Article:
• 2nd – France is the second biggest market for McDonald's per head of population after the United States. 
  • 1st – the biggest McDonald's restaurant in the world is located in Disneyland Paris. 
  • €9 – is the average price of a meal in French McDonald's, making it the most expensive in the world. 

The French clearly have something of a love affair with McDonald's and it is reciprocated. When the company opened in France it was on the grounds that only French ingredients would be used, which is not the same in every country where McDonald's operates.

READ ALSO: Why do the French love McDonald's so much?

The menu has also been Frenchified.

Here they have at times sold the McBaguette with cheese and it isn't one of those plastic cheese slices, not on your life. In France, they use Camembert. You can also buy beer in French McDonald's, just in case you need a little kick with your breakfast McMuffin. 

In France there have been times when residents have protested against McDonald's closing or even demanded a new one open in their town.

Employees fighting to keep their McDonald's open in a suburb of Marseille said their restaurant had become the heart of the community, offering internships and jobs to people while providing a safe space for birthdays or meeting friend.

In a community in northern France a Facebook campaign garnered support among thousands and led to a street protest demanding a McDonald's open up in the area.

Facebook

However, for as much as the French love McDonald's, they also love to hate McDonald's. The relationship has had its bumpy moments.

For decades, McDonald's was the brand French people loved to hate.

From the 1970s it was accused of being the exporter of “mal bouffe” (“bad food”) to the land of fine dining, blamed for introducing millions of French people to high-calorie American fast-food.

It was also resisted as a symbol of US economic and cultural imperialism, particularly by leftwingers, in a country that remains suspicious of globalisation — and more eager than most to defend its own language and culture.

French farmer and one-time presidential candidate Jose Bove built a political career through his opposition to McDonald's which saw him trash a restaurant in the south of France in 1999.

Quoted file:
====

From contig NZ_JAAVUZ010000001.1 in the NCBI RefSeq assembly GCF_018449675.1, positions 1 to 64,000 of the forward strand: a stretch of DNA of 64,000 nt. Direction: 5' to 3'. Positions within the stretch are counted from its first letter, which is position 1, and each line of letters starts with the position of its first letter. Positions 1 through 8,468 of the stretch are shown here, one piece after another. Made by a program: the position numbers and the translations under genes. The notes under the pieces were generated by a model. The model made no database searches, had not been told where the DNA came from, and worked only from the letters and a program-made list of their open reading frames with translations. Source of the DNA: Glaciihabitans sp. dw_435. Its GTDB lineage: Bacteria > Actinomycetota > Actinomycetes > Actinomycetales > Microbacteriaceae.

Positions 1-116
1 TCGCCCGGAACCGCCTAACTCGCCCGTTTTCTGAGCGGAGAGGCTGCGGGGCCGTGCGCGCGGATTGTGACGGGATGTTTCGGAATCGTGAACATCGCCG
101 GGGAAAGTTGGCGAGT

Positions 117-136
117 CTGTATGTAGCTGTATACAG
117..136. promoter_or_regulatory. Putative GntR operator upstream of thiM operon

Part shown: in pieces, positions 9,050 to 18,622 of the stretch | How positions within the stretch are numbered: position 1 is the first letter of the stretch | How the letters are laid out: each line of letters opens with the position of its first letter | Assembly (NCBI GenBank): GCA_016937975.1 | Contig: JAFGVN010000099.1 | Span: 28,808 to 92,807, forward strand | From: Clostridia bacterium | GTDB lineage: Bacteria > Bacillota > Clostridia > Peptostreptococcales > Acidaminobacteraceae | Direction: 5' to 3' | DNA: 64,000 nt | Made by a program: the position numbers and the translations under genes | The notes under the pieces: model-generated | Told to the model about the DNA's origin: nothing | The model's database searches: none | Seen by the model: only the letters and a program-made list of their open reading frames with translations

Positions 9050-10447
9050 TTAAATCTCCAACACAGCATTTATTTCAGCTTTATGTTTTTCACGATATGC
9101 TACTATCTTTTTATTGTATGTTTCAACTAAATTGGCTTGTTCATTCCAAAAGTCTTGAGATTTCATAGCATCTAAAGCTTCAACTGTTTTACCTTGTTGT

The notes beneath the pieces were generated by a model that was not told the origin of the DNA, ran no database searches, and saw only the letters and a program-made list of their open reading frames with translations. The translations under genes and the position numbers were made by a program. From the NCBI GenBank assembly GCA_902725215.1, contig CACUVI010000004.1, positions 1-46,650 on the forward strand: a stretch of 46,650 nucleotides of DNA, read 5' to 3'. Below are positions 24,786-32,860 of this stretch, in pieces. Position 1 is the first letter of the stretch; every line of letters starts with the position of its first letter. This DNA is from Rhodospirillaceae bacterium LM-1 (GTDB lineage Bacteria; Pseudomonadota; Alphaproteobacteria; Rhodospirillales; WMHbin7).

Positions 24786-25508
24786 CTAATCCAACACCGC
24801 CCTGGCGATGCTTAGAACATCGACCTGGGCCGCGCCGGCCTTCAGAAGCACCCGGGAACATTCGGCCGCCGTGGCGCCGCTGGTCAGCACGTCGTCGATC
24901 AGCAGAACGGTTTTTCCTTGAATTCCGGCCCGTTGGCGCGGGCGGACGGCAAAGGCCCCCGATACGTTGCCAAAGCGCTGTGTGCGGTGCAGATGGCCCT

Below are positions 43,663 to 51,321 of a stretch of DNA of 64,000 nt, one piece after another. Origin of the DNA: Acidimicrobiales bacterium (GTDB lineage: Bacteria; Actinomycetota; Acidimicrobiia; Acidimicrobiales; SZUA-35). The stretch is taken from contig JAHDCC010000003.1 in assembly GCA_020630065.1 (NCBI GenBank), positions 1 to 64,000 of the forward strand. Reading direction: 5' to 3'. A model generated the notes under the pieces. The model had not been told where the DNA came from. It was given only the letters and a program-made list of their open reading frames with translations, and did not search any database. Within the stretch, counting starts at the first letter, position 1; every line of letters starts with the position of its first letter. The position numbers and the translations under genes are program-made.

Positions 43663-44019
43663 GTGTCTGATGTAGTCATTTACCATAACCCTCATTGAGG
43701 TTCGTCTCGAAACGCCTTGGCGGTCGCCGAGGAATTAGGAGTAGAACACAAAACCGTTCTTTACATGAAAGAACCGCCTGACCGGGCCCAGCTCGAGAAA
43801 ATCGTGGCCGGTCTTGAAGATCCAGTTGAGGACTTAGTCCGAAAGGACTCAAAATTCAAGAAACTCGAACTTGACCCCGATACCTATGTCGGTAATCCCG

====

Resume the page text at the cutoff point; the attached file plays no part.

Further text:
French farmers raided the building site of the McDonald's in Aveyron and demolished it. They had announced their intentions in advance and invited spectators along, offering a Roquefort-tasting at the same time. It was in protest at the Americafication of France

“Roquefort d'abord McDo go home” (Roquefort first, McDo go home) read a slogan daubed on the trashed McDonald's. 

Support for the farmers grew and led to more protests at McDonald's across the country, including some where manure was deposited on the restaurants tills and floor.

The protest outside a McDonald's in Toulouse in 199 saw people turn up with traditional French dishes in protest at the American fastfood giant.

And resistance to the golden arches continues: a mayor on the island of Oleron in western France has famously battled to keep the company out, and the brand is still a favourite target of anti-capitalist protesters during street demonstrations.

And there have also been clashes between McDonald's and the French state at a high level.

In 2016, the French taxman sent a bill for €300 million in unpaid taxes to McDonald's France. The profits were said to have been siphoned through Switzerland and Luxembourg. 

The fast-food restaurant also caused veritable outrage with some French food purists when it had the temerity to add potatoes to its Salade Nicoise in its Italian restaurants. Was nothing sacred any more? 

But despite the run-ins the French still queue up in droves for their burgers and even with the arrival of new rivals in the battle of the burgers like Burger King and Five Guys, McDo still reigns supreme.